Guardians of the Galaxy is a fun, humorous, and surprisingly emotional film, that kids will probably enjoy for its irreverent humor and complex characters. It’s probably best for older kids who can handle the intense, sometimes violent action, and mild amount of profanity. There isn’t much gore to speak of, but there is a lot of gunfire, and many characters in peril. It’s definitely a film that will have you talking about the characters and their journey after leaving the theater, and probably wishing to see it again.

That’s a pretty impressive reviews from Aunt Zoni, yes? So, are you going to go see Guardians of the Galaxy?

As a newbie to this movie franchise, I was very impressed with the movie. I had no clue going in what the movie was about. All I knew is that it took place in an alternate universe, which, honestly, means nothing to me other than maybe I shouldn’t go to this movie. While I had no prior knowledge of the characters or the story, I followed along easily, laughed at the appropriate parts, and walked away connected to the characters. For parents who need to go with their kids, you’ll likely enjoy it quite well. If you’re tagging along just to hang out with your friends or partner, keep an open mind and just go with it.

The screening was in 3D, but the movie will also be available in 2D. Action movie, alternative universe, and 3D would have made me skip this movie. But that wasn’t an option. I think the 3D effects were well-done and appropriately incorporated into the movie. There were very few random things just flying at you for the sake of 3D.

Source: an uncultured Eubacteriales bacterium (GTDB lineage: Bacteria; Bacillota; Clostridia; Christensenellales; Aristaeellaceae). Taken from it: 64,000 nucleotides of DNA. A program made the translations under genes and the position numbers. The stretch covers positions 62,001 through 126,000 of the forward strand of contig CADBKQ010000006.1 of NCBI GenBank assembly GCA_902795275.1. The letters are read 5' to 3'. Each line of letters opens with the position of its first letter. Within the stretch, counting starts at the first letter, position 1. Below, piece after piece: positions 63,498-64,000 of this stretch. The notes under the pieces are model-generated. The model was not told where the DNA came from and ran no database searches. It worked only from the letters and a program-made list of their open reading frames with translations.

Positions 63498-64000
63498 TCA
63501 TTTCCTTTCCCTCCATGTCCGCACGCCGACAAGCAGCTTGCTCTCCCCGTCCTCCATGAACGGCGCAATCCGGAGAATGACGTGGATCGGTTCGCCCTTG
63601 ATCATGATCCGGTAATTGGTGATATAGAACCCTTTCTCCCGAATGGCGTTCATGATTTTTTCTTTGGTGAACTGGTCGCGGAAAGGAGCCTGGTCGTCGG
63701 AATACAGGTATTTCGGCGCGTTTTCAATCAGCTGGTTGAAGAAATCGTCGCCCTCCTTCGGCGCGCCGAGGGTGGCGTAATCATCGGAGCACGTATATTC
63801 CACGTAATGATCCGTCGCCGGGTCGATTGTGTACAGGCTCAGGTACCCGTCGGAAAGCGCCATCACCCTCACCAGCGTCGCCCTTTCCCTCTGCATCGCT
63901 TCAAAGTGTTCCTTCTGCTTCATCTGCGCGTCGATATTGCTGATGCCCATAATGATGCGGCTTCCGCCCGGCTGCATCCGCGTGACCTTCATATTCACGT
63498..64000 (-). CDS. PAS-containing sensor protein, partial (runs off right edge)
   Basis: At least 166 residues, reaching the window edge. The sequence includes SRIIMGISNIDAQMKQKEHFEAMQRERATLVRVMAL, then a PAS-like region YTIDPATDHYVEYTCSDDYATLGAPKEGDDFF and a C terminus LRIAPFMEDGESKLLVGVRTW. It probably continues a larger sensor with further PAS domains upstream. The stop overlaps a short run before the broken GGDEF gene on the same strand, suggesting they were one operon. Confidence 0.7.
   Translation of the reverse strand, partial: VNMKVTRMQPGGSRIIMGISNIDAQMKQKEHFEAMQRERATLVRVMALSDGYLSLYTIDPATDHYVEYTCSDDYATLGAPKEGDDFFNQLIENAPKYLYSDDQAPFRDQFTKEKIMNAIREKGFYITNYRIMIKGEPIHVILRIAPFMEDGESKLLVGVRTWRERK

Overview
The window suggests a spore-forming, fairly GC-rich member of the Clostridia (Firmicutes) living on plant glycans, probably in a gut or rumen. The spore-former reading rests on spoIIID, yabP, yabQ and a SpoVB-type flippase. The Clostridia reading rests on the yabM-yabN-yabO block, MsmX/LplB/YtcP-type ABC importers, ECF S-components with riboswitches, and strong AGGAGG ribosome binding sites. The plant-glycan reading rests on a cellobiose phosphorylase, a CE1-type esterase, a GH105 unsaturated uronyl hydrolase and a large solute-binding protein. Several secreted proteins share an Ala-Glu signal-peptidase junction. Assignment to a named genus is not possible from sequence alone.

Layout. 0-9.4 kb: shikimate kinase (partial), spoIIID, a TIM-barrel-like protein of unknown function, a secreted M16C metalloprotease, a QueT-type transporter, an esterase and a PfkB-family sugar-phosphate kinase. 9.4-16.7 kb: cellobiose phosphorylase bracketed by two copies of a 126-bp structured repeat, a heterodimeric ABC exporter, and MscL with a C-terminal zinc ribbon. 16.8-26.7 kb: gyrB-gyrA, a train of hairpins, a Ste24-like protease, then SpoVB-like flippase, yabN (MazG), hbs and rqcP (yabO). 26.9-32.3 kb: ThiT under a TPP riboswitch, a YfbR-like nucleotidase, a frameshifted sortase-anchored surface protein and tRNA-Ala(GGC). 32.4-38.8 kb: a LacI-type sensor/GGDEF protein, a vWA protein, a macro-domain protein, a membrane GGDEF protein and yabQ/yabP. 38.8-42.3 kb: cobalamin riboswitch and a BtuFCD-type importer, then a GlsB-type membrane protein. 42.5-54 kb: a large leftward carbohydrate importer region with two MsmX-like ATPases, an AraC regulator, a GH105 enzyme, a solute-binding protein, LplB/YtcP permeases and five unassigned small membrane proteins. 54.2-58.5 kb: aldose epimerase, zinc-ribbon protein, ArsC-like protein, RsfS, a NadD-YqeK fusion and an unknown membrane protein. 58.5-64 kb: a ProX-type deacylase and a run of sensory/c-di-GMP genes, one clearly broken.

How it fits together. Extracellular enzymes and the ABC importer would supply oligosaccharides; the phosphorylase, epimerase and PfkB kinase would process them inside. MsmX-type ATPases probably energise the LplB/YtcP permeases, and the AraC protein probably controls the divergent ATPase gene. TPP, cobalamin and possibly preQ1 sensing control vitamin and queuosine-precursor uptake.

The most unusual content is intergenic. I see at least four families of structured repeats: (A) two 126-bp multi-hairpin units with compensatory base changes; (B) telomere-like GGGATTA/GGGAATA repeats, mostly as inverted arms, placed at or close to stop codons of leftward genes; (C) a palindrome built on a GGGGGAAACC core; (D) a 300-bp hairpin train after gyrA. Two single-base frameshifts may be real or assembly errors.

And I can’t do a review without mentioning the music. I’m connected to the 70s and 80s through music. It’s what I grew up with and, ultimately, what connected me to this movie. Without any real understanding or interest in the movie going it, hearing familiar music from the first moments was something that drew me in. I figured it couldn’t be all that bad with cool music from my childhood. And I was right! Music is such a universal language and it’s what drew me in to their alternative universe and kept me interested.

Sure, there’s the adorable Groot and the spicy-tongued, sarcastic Rocket. And those two really do a lot to steal the show. But it was the music that left me feeling connected to Star-Lord and his mixed-tape band of friends. If you’re into the movie franchise, you’ll be very pleased with how the story and characters are treated. If you’re like me and have no real connection to the movie and are thinking of ways to feign illness so you don’t have to go I suggest you go along. I’m confident you’ll enjoy it. I think I surprised Aunt Zoni by how much I really did like the movie. So, go! See Guardians of the Galaxy. If nothing else, you’ll love Groot!


Guardians of the Galaxy website and mobile site

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Running Time: 121 minutes
MPAA Rating: PG-13 for intense sequences of sci-fi violence and action, and for some language
Running Time: 2 hours, 1 minute
Release Date: August 1, 2014
Written by: Nicole Perlman and James Gunn
Directed by: James Gunn
Themes: loss, family, friendship, sacrifice for the greater good, found families, good vs evil


Disney’s Frozen Movie Review

 Disney Frozen Poster